Your primary customers that can undo you the fastest are those you work closest with, staff and field staff, word of mouth there needs to be top drawer or you’ll have a short window of opportunity to do what you do best. Customer support on ALL levels has to be the best you can provide to prevent a change you can’t control.
In the next session I’ll touch on Core Competencies.
We are at the observation or Analysis part of our I.T. Strategic Plan, this area can have many or a few sections, I am listing possible categories or subsections for you to review and consider, and then I will look at each one separately. In this section we will look at the following:
2. Key Success Factors
3. Core Competencies
4. S.W.O.T. (Strengths, Weaknesses, Opportunities & Threats)
5. Possible Interrelationships
6. Budget Alignments
7. Planning Observations
These may be the same for you or you may have different categories but you get the idea, all of these mini-descriptions I have been laying out for you, are a framework to work from. The first one we’ll look at today is Markets, we need to determine who your supporting and or selling to internally and externally.
Depending on how your organization is structured will determine who is who. For example, if your organization has an HQ (Headquarters), multiple businesses under one umbrella, Field staff and customers, you will need to identify who they are and what they do from an access point of view. Each market will require levels of access and different types of information, it could be sales reports, personal data and or customer’s wish to track & see there purchase history.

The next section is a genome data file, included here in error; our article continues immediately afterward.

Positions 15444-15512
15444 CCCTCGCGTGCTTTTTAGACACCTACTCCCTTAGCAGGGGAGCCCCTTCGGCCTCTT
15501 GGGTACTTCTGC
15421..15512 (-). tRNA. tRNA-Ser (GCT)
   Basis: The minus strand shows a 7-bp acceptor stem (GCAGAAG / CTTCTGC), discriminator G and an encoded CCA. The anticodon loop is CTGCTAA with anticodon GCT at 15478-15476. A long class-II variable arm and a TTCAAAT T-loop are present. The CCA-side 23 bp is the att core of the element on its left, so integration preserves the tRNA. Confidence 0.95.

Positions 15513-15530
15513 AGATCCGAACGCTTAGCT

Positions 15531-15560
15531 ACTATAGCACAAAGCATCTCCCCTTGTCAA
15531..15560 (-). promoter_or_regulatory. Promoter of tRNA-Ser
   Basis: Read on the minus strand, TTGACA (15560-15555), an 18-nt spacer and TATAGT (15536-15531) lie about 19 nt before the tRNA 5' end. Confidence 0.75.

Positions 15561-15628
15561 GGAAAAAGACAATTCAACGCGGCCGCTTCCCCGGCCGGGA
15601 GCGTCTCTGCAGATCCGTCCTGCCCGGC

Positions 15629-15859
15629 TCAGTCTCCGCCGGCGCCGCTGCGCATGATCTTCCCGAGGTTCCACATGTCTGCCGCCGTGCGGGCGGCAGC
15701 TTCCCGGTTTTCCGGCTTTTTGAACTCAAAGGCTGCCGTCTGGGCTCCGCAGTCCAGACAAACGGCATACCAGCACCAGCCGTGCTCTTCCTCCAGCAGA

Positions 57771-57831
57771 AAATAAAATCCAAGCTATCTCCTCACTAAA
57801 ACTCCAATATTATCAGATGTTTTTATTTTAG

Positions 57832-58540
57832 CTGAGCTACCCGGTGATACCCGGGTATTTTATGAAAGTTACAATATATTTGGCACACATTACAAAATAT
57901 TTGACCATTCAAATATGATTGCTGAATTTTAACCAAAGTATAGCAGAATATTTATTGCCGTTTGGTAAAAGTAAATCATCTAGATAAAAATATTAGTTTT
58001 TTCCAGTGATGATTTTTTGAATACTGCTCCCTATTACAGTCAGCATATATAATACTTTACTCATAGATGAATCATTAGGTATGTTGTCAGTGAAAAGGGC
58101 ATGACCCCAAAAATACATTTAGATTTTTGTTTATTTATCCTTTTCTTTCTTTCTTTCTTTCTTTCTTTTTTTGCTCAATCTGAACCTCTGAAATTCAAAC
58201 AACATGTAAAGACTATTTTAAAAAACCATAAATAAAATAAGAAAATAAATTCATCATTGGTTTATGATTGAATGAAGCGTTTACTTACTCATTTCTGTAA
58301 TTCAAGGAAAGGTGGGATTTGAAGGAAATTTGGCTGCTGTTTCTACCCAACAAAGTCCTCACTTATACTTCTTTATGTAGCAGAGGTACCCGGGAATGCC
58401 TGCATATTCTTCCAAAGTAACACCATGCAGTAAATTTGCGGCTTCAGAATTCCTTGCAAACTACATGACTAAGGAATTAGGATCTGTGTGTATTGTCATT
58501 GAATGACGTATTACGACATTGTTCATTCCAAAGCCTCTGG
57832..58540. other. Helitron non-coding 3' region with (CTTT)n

One market would be internal HQ staff, another would be field staff, if you have multiple companies or offices with multiple databases you would have to break those independent units down. Documentation becomes critical here because you must know exactly what they need, access points, security, data requirements and so on. As you can see this can be a very laborious pile of work, that’s where your work earlier with department heads and subject matter experts pays off. You would already have a requirements document and a wish list, that would be your starting point to map out the details.
Identifying your markets means you most likely understand all the different complex levels of need. For example, HQ staff will want quick access to the seamless information, e.g. a full 360 degree look at a customer, maybe their personal data or a staff member. Field staff who are stretched for time and resources want strong productivity tools. To be able access financial documents and other required reports. This could also serve as clear evidence that you are indeed providing for and supporting staff in the field. Your I.T. Plan can solve a number of technical challenges but it can also restore or maintain confidence in HQ for those who do not work in the Mother Ship. By providing multiple levels of service and support, is the best PR money can buy, provide the best service and all will speak highly of you and your team.
Next I’ll look at the Key Success Factors section.